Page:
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When it is desired to obtain theeffects of pancreatic extract by oral administration it must beadministered with a view of preventing its destruction by the gastricfluid with this end in view an antacid should be administered todecrease the acidity of the gastric juice the amount of alkali maybe supplied in the form of any of the official preparations, but theamount must be adjusted to the individual patient for the reason thatno two successive patients are likely to have cheap thesis writing services the same degree ofgastric acidity ipecac has a well defined though limited field of usefulness when itis used, it should be given with a due regard to the amount needed bythe patient and the frequency of the repetition of the dose there isno reason to suppose that any two successive patients will requireipecac and extract of pancreas in a fixed proportion and with equalfrequency as a matter of fact, the amount of ipecac in carminzym is sosmall that no definite therapeutic action can be assigned to it and itsuse in this combination is purely empirical in a word, the employment of mixtures of pancreatic extract, alkalis, ipecac and carminatives in fixed proportion leads to slipshod treatmentand irrational therapeutics carminzym is an irrational mixture the useof which is detrimental to therapy the preceding report was sent to fairchild bros and foster for commentin accordance with the council usual procedure the following replywas received. The long established custom of the use of mixtures of remedial agents rests upon considerations well known and generally accepted this is equally true of combinations of drugs of similar and dissimilar properties the drugs of these combinations, especially those of marked therapeutic action, are well known and used by themselves when indicated in fact, dissimilarity of action is a cause of combination, an essential of synergism drugs classed as similar are by no means alike in action. Laxatives, tonics, carminatives, diuretics are combined with distinct advantage, economy of dose, enhanced effect, potency not obtainable with the single drug your sweeping arbitrary conclusions that complex mixtures of remedial agents are from every point of view inimical to therapeutic progress is not, it seems to us, sustained by fact and experience there is therapeutic progress in the considerate use and observation of combinations as well as in the use of a single drug indeed, in the production of a synthetic chemical substance as a therapeutic agent, the combination of potent and dissimilar elements is worked out to mitigate and correct an objectionable side effect, and promote desirable action as for ourselves, at the very outset in our line of work we quite voluntarily declared our principles and our intentions as opposed to incompatible and therefore unstable or inert combinations of the enzymes. And against the “unnecessary multiplication of preparations”-- see fairchild hand-book of the digestive ferments is not this after all the crux of the whole matter-- does a combination contain the ingredients stated, does it possess the demonstrable properties which are to be attributed to it in consequence of this composition. And if for a certain purpose, is it well designed therefor?.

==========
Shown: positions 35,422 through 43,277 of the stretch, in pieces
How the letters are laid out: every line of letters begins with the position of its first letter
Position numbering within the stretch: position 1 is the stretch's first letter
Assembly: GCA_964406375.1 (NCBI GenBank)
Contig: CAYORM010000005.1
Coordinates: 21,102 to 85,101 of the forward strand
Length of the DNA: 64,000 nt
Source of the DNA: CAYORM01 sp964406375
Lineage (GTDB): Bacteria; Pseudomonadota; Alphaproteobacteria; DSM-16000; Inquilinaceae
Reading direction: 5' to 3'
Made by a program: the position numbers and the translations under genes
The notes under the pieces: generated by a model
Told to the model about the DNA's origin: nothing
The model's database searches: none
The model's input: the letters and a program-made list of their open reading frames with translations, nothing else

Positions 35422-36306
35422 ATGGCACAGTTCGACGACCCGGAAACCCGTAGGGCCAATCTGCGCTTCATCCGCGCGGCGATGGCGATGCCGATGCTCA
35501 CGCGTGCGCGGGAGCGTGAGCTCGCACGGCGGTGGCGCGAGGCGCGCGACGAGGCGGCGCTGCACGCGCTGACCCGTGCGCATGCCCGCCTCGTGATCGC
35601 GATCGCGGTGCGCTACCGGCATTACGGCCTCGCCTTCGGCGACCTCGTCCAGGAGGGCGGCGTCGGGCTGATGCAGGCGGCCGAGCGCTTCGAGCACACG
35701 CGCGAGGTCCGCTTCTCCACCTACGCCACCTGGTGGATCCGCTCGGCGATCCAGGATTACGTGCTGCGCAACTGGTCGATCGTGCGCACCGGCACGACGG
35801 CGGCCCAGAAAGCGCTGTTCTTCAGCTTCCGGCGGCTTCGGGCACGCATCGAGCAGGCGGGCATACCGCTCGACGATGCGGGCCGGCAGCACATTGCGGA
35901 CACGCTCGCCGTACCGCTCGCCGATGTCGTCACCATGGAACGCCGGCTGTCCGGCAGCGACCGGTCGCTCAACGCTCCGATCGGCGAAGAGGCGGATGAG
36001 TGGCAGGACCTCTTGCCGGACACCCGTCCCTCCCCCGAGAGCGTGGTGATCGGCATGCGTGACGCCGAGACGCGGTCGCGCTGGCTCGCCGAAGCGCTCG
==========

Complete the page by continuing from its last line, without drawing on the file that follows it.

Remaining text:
’tis as rotten as a rottenpost the truth is, when the sun declines from the tropic of cancer, the sapbegins to congeal both in root and branch. When he touches the tropicof capricorn, and ascends to us-ward, it begins to wax thin again, andby degrees, as it congealed but to proceed 3 the drier time you gather the roots in, the better they are. Forthey have the less excrementitious moisture in them 4 such roots as are soft, your best way is to dry in the sun, or elsehang them in the chimney corner upon a string. As for such as are hard, you may dry them any where 5 such roots as are great, will keep longer than such as are small;yet most of them will keep a year 6 such roots as are soft, it is your best way to keep them always nearthe fire, and to take this general rule for it. If in winter-time youfind any of your roots, herbs or flowers begin to be moist, as thesistimes you shall for it is your best way to look to them once a monthdry them by a very gentle fire. Or, if you can with convenience keepthem near the fire, you may save yourself the labour 7 it is in vain to dry roots that may commonly be had, as parsley, fennel, plantain, &c but gather them only for present need chapter vof barks 1 barks, which physicians use in medicine, are of these sorts. Offruits, of roots, of boughs 2 the barks of fruits are to be taken when the fruit is full ripe, as oranges, lemons, &c but because i have nothing to do with exoticshere, i pass them without any more words 3 the barks of trees are best gathered in the spring, if of oaks, orsuch great trees. Because then they come easier off, and so you may drythem if you please. But indeed the best way is to gather all barks onlyfor present use 4 as for the barks of roots, ’tis thus to be gotten take the roots ofsuch herbs as have a pith in them, as parsley, fennel, &c slit them inthe middle, and when you have taken out the pith which you may easilydo that which remains is called tho’ improperly the bark, and indeedis only to be used chapter vi of juices 1 juices are to be pressed out of herbs when they are young andtender, out of essay stalks and tender tops of herbs and plants, andalso out of essay flowers 2 having gathered the herb, would you preserve the juice of it, whenit is very dry for otherwise the juice will not be worth a buttonbruise it very well in a stone mortar with a wooden pestle, then havingput it into a canvas bag, the herb i mean, not the mortar, for thatwill give but little juice, press it hard in a press, then take thejuice and clarify it 3 the manner of clarifying it is this. Put it into a pipkin orskillet, or essay such thing, and set it over the fire. And when thescum arises, take it off. Let it stand over the fire till no more scumarise. When you have your juice clarified, cast away the scum as athing of no use 4 when you have thus clarified it, you have two ways to preserve itall the year 1 when it is cold, put it into a glass, and put so much oil on it aswill cover it to the thickness of two fingers. The oil will swim at thetop, and so keep the air from coming to putrify it. When you intend touse it, pour it into a porringer, and if any oil come out with it, youmay easily scum it off with a spoon, and put the juice you use not intothe glass again, it will quickly sink under the oil this is the firstway 2 the second way is a little more difficult, and the juice of fruitsis usually preserved this way when you have clarified it, boil it overthe fire, till being cold it be of the thickness of honey.